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Movie reviews of Desert Flower, Part 3

31 Mar

Reviews of the movie Desert Flower continue to be published as the movie is being shown in cinemas across the US.

The Examiner writes: “The new movie based on Dirie’s autobiography, “Desert Flower,” doesn’t brush past the gory details. Rather, it forces the viewer to understand the emotional and physical pain she endured.” Read the entire review here.

“a lovely performance by Ethiopian supermodel-actress Liya Kebede as supermodel-activist Waris Dirie works wonders to elevate this uneven, occasionally awkward, but often absorbing film” – Philadelphia Inquirer

The San Francisco Chronicles: “She’s a supermodel with a mind-boggling secret, but it’s not drugs or tacky trysts. Waris Dirie abandons the isolated desert of Somalia, fleeing an arranged marriage at 13, to eventually strut the glittery catwalks of high fashion.”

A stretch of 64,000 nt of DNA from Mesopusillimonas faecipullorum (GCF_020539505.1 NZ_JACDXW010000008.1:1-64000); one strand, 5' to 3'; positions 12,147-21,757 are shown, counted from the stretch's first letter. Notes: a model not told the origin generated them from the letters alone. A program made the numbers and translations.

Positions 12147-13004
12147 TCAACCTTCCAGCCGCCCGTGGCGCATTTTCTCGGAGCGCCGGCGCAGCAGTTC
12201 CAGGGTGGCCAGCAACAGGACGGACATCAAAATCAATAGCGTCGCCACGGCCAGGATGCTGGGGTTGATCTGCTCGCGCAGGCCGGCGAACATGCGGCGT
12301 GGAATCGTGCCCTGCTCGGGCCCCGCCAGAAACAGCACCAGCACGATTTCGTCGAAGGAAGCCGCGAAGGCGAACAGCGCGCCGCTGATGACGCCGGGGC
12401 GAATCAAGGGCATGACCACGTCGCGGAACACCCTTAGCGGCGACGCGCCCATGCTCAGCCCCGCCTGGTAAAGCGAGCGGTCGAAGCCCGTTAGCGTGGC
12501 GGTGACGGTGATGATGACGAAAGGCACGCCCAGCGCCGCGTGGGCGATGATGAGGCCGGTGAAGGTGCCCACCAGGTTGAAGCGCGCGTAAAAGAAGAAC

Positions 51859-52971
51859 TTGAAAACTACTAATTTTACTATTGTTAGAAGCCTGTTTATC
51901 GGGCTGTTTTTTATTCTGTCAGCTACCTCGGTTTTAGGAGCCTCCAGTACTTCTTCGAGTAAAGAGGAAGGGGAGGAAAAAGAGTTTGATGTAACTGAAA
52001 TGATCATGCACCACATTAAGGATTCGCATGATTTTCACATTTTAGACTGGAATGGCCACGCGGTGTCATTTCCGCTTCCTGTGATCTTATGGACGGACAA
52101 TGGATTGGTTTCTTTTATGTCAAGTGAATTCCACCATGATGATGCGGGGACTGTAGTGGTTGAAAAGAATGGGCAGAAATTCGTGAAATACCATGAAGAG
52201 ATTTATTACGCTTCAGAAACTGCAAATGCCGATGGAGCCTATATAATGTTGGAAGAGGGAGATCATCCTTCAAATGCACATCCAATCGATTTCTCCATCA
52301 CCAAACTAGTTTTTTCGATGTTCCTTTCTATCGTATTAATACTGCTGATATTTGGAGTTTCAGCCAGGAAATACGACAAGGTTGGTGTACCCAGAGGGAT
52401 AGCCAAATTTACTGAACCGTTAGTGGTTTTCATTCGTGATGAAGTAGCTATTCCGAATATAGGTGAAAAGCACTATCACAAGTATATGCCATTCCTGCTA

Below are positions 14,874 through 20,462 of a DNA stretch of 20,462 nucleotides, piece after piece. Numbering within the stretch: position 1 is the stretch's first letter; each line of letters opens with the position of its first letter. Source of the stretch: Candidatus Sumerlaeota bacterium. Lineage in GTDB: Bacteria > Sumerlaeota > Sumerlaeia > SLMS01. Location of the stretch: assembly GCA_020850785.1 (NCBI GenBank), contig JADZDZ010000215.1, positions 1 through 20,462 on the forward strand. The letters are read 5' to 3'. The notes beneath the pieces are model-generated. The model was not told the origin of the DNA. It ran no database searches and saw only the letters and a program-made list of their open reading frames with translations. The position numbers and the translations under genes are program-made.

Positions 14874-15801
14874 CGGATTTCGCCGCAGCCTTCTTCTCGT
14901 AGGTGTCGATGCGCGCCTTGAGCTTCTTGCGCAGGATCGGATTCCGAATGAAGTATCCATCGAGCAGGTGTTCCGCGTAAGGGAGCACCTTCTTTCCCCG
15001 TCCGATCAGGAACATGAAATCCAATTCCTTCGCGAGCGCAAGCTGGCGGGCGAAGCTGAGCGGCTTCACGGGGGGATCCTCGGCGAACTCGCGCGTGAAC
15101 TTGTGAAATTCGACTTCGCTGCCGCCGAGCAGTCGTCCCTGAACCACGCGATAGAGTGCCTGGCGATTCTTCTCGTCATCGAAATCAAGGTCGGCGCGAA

“‘Desert Flower’ has all the trappings of a good fairy tale, especially those moments of despair so extreme that a happy ending seems almost impossible. But what makes Sherry Hormann’s film astounding is that it’s real. The autobiography-turned-biopic is based on the life of African nomad, supermodel and activist Waris Dirie.” writes the Washington Post.

Vogue interviewed Liya Kebede on the movie and its message: “Model and US Vogue cover girl Liya Kebede has received rave reviews for her role as Somalian model Waris Dirie in her recently released film Desert Flower, but Kebede insists that airing Dirie’s story is what matters. Eighties supermodel Waris Dirie left modelling to focus on campaigning against female genital mutilation – a practice which she was subjected to when she was five years old.”

“The film is colorfully shot by director Sherry Horman, who infuses style and glamour but never forgets the reality of her subject’s origins.” – The North County Times

New York Daily News
quotes Liya Kebede, who said of her role in the movie that “I had met Waris maybe seven years before at an event that Iman had, and I remember being so blown away by her. And later, when I found out they were doing a film adaption of Waris’ autobiography, “Desert Flower,” I read the book and was so surprised, touched and inspired that I knew I had to do this film.”